The Telegraph
Since 1st March, 1999
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India stays aloof from G8 faceoff

Berlin, June 8: The shifting tides of history have always claimed Germany for their major share of attention. From Potsdam to Heilingendamm, Germany has more often than not been in the crossfire of Cold Wars and conflict zones.

Over the past week, a new Cold War seemed to threaten Europe’s new prosperity as President George Bush and his assertive Russian counterpart Vladimir Putin exchanged angry insults over an American proposal to deploy a missile defence system right at Russia’s doorstep in Poland and the Czech Republic.

Bush had argued that it needed the missile system to counter threats from Iran and North Korea. He asked Putin to “stop hyperventilating” about the proposal.

However, over the last 24 hours in Heilingendamm, Putin, keenly aware that an economically weak Russia may not be able to take on the combined might of the US and its European allies, stepped back from the face-off and offered a compromise.

Putin told the US that instead of building the missile defence system in Poland and the Czech Republic, two former Soviet satellite states, it could build it in the Caucasian nation of Azerbaijan.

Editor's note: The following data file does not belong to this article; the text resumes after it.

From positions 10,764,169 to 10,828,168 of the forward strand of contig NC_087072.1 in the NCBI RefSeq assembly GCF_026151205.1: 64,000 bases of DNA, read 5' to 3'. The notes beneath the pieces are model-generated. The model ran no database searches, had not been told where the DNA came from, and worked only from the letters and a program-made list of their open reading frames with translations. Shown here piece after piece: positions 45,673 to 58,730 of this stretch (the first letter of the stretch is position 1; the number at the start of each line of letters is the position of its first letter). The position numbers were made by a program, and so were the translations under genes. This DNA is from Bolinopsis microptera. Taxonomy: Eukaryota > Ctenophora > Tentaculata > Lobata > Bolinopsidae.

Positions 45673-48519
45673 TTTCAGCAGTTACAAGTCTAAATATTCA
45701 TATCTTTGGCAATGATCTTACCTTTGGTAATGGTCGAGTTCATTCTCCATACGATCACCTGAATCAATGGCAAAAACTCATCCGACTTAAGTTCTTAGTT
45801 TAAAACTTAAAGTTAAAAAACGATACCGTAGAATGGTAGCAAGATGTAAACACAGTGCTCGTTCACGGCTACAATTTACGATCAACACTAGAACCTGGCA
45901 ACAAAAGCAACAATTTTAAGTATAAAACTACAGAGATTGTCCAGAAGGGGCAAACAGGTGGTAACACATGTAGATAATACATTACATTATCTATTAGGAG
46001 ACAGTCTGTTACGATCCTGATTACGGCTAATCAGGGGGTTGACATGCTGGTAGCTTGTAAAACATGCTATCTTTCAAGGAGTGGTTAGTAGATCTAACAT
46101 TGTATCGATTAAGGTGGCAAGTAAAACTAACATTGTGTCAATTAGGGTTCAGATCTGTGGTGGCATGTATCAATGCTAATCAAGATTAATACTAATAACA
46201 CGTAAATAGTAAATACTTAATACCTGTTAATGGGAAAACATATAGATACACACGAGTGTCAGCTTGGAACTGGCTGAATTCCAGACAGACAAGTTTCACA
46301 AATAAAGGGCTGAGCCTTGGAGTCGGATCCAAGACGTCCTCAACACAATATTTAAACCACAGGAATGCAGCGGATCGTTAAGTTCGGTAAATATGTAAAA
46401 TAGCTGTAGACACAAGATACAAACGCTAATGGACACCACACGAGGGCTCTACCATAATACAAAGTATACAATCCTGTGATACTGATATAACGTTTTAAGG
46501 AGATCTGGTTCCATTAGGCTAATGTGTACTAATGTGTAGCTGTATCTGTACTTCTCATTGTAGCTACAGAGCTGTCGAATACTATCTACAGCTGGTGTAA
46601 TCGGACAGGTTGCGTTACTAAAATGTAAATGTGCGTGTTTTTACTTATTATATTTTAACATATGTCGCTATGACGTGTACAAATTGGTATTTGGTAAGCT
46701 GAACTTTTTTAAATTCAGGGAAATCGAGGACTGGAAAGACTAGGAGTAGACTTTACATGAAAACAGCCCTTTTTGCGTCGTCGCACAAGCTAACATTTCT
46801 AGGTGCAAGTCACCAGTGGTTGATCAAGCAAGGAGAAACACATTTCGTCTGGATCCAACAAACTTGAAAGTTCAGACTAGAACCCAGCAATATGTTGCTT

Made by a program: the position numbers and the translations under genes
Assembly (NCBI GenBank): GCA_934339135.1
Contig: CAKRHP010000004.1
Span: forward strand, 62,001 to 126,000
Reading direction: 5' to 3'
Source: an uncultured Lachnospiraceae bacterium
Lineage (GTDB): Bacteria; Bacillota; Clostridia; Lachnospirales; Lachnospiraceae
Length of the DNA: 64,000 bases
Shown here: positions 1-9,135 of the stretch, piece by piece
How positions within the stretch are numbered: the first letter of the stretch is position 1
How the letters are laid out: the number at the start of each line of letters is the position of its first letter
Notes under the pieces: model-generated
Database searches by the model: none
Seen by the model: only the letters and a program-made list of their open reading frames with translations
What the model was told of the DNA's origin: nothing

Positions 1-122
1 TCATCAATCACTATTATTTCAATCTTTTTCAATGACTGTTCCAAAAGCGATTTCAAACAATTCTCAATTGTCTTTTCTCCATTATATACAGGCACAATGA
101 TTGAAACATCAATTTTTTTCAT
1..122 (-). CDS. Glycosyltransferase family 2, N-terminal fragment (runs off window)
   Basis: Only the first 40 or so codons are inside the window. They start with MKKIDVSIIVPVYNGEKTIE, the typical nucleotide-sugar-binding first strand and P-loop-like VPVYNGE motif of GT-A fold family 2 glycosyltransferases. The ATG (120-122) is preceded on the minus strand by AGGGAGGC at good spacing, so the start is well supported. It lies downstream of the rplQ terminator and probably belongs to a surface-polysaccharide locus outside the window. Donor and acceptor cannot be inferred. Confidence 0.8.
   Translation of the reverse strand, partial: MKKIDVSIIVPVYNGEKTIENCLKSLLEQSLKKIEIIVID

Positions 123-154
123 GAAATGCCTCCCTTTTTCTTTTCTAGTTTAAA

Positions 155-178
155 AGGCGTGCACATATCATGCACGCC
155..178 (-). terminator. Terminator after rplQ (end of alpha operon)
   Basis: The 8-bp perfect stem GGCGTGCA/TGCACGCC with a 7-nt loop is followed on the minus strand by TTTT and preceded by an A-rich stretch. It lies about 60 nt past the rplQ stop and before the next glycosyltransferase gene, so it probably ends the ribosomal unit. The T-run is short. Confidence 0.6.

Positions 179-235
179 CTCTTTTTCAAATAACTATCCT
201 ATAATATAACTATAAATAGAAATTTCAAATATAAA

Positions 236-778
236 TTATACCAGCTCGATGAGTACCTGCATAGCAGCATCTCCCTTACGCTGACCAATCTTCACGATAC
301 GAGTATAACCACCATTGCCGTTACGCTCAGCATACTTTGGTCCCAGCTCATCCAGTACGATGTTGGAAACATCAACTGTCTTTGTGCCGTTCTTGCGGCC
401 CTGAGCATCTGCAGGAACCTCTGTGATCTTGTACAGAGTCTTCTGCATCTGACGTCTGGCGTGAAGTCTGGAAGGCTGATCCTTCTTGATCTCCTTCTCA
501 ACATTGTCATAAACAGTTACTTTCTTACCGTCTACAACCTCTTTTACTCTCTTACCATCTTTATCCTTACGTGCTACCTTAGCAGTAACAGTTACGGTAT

Putin, who believes the missile system is really intended to monitor Russia’s defences, said Moscow would take retaliatory steps if the US went ahead. He said neither Iran nor North Korea had the capability to deploy intercontinental ballistic missiles.

The Putin facesaver has elicited a huge sight of relief from Europe, even as US national security adviser Steve Hadley described the Russian offer as ``walking back from the threats’’ the Russian president had issued recently.So what’s all this got to do with India anyway' Lots, especially when New Delhi has decided to stay an arm’s length away from the biggest spat between the two major powers in decades.

Shrugging their shoulders, Indian officials in Berlin said they were simply going to keep very quiet and adopt the Middle Path. “This quarrel,” they said, “is their problem”.

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